"All in all, I have a crazy ma'am who owns a hundred dusty Bibles, a leggy boy with a too-soft heart, and no man to bed down with. And an Alaskan silver dying on my kitchen floor."

    As engaging as it is, Olivia’s voice cannot compensate for this novel’s awkward plotting. The action in the final third of the book feels contrived, loaded with convenient coincidences and overly dramatic scenes. This final section, which reads like a thriller, is out of character with the pacing and style of the first two-thirds of the book. As I mentioned in a prior post, Sweeping Up Glass has the best first chapter I’ve read recently. Although the rest of the book didn’t live up to the initial promise of the first chapter, Sweeping Up Glass is an enjoyable and worthwhile read, particularly for those who like reading mysteries.
  • Janice M. (Holland, MI)


    Sweeping up Glass
    This is one of my favorite reads so far this year. The story and characters are memorable making the book hard to put down. It takes place in Kentucky when segregation was accepted. There are many threads that get connected in the end - a mother who was committed to an asylum only to return home and wreak havoc, lynching, young love lost, prostitution, living a hard scrabble life and poaching, just to name a few story lines. I will be recommending this book to my reading groups and can't wait to read it again.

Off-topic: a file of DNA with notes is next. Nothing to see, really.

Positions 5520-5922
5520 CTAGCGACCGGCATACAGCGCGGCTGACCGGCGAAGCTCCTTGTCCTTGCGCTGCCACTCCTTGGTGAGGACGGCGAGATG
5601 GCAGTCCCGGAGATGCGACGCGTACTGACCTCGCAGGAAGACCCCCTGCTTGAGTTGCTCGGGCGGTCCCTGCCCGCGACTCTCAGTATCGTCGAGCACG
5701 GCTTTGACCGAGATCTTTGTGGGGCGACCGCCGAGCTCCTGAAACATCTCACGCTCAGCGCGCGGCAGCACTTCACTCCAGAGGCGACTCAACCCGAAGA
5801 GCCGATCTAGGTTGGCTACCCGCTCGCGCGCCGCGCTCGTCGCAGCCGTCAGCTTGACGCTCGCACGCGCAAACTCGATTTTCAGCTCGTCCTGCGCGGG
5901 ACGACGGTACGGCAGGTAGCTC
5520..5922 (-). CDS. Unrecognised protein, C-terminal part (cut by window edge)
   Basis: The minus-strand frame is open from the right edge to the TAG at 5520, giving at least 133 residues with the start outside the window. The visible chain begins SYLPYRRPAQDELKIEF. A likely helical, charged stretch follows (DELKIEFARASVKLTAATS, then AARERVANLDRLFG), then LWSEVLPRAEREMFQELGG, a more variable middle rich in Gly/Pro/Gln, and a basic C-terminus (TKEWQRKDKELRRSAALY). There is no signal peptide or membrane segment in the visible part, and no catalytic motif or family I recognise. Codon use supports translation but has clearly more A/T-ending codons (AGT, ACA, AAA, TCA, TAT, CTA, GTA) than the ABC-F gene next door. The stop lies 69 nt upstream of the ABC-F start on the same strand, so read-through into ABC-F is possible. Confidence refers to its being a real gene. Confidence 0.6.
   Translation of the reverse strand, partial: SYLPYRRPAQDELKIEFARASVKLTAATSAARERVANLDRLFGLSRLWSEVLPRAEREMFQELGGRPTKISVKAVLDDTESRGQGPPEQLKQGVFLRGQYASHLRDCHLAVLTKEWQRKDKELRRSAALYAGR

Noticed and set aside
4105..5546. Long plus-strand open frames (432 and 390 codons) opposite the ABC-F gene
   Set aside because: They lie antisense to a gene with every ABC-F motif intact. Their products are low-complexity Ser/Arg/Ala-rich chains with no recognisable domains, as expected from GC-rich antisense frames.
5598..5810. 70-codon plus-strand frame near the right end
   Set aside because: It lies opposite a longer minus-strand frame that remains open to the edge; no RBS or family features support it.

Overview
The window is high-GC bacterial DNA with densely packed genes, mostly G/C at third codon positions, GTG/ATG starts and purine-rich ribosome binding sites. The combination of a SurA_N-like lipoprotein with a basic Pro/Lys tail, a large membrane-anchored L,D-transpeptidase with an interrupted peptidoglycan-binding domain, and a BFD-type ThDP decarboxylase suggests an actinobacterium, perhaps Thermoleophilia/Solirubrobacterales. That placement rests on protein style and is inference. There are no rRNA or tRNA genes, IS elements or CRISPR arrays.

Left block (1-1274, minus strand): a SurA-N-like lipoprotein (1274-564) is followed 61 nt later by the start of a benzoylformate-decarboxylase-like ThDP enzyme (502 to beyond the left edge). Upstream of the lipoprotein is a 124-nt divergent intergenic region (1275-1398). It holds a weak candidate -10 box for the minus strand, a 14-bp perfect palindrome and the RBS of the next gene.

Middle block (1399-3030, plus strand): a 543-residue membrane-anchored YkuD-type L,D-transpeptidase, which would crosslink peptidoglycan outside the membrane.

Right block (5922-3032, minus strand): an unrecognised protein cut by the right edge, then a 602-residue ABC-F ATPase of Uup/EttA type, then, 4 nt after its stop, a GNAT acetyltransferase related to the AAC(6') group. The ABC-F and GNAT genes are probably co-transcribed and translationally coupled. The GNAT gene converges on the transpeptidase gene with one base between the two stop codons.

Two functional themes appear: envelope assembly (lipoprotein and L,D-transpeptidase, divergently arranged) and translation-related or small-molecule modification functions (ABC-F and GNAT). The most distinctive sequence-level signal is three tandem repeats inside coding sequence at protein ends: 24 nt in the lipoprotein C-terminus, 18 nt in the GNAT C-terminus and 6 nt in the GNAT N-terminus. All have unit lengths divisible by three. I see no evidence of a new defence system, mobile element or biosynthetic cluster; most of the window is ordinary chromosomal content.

• Wendy R. (California)


    Highly Recommended
    Carolyn Wall’s novel begins in the future and quickly steps back into the past where the reader learns about Olivia’s childhood, setting the stage for the events to come. What begins as a quiet novel picks up intensity in the second half, particularly in the final 100 pages or so, as everything comes to a head. It almost seemed like two different novels in a way: the first half being more of a life story and the second being the suspense-filled mystery. And while I could fault another novel for this, I actually thought it worked quite well. The transition happened gradually and the story threads were interwoven from beginning to end.

    The novel is set in the late 1930’s, at least in terms of the “current” story thread. The time period plays an especially important role in the novel. Life was hard all over the United States at that time and in the decades preceding it, people struggling to make ends meet. In Pope County Kentucky, where the novel is set, it was no different. Carolyn Wall captures the desperation of the times as well as the adaptability of the people. People bartered with food and services when they could not pay. Segregation was commonplace and racism ran rampant.

    Told in the voice of Olivia, the narrative is uncomplicated, her wry humor coming out now and then. The pages are filled with characters well worth getting to know, and Olivia’s story is one that will surely touch the reader’s heart. The secrets uncovered are chilling and the resolution is satisfying. The novel is as complex as Olivia Harker. Sweeping Up Glass is a love story, a mystery, and historical novel that touches on social issues that still reverberate today.